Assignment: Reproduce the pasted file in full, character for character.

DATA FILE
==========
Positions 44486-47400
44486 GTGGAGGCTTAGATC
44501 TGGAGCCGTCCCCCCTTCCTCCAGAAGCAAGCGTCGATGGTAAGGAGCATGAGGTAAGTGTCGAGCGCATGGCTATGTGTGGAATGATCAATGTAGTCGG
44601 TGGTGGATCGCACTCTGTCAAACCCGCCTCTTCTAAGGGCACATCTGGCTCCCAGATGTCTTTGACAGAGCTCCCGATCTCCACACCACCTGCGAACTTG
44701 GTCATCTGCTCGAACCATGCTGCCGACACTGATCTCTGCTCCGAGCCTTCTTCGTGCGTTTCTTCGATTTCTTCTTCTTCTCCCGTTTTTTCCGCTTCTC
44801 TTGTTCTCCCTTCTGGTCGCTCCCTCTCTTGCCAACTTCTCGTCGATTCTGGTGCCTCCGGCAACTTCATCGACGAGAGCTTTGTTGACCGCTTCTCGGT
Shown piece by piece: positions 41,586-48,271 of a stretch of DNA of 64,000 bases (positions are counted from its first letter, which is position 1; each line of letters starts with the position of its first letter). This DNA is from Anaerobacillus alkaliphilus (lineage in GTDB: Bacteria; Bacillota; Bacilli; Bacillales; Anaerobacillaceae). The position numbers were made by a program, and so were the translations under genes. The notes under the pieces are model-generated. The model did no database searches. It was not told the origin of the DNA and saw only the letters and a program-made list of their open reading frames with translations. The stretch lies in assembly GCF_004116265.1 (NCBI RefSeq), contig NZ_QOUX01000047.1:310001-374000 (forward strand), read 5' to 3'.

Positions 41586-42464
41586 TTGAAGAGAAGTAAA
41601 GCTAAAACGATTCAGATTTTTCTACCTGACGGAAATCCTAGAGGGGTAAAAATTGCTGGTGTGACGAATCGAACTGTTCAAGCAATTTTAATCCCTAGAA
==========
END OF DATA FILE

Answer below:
Positions 44486-47400
44486 GTGGAGGCTTAGATC
44501 TGGAGCCGTCCCCCCTTCCTCCAGAAGCAAGCGTCGATGGTAAGGAGCATGAGGTAAGTGTCGAGCGCATGGCTATGTGTGGAATGATCAATGTAGTCGG
44601 TGGTGGATCGCACTCTGTCAAACCCGCCTCTTCTAAGGGCACATCTGGCTCCCAGATGTCTTTGACAGAGCTCCCGATCTCCACACCACCTGCGAACTTG
44701 GTCATCTGCTCGAACCATGCTGCCGACACTGATCTCTGCTCCGAGCCTTCTTCGTGCGTTTCTTCGATTTCTTCTTCTTCTCCCGTTTTTTCCGCTTCTC
44801 TTGTTCTCCCTTCTGGTCGCTCCCTCTCTTGCCAACTTCTCGTCGATTCTGGTGCCTCCGGCAACTTCATCGACGAGAGCTTTGTTGACCGCTTCTCGGT
Shown piece by piece: positions 41,586-48,271 of a stretch of DNA of 64,000 bases (positions are counted from its first letter, which is position 1; each line of letters starts with the position of its first letter). This DNA is from Anaerobacillus alkaliphilus (lineage in GTDB: Bacteria; Bacillota; Bacilli; Bacillales; Anaerobacillaceae). The position numbers were made by a program, and so were the translations under genes. The notes under the pieces are model-generated. The model did no database searches. It was not told the origin of the DNA and saw only the letters and a program-made list of their open reading frames with translations. The stretch lies in assembly GCF_004116265.1 (NCBI RefSeq), contig NZ_QOUX01000047.1:310001-374000 (forward strand), read 5' to 3'.

Positions 41586-42464
41586 TTGAAGAGAAGTAAA
41601 GCTAAAACGATTCAGATTTTTCTACCTGACGGAAATCCTAGAGGGGTAAAAATTGCTGGTGTGACGAATCGAACTGTTCAAGCAATTTTAATCCCTAGAA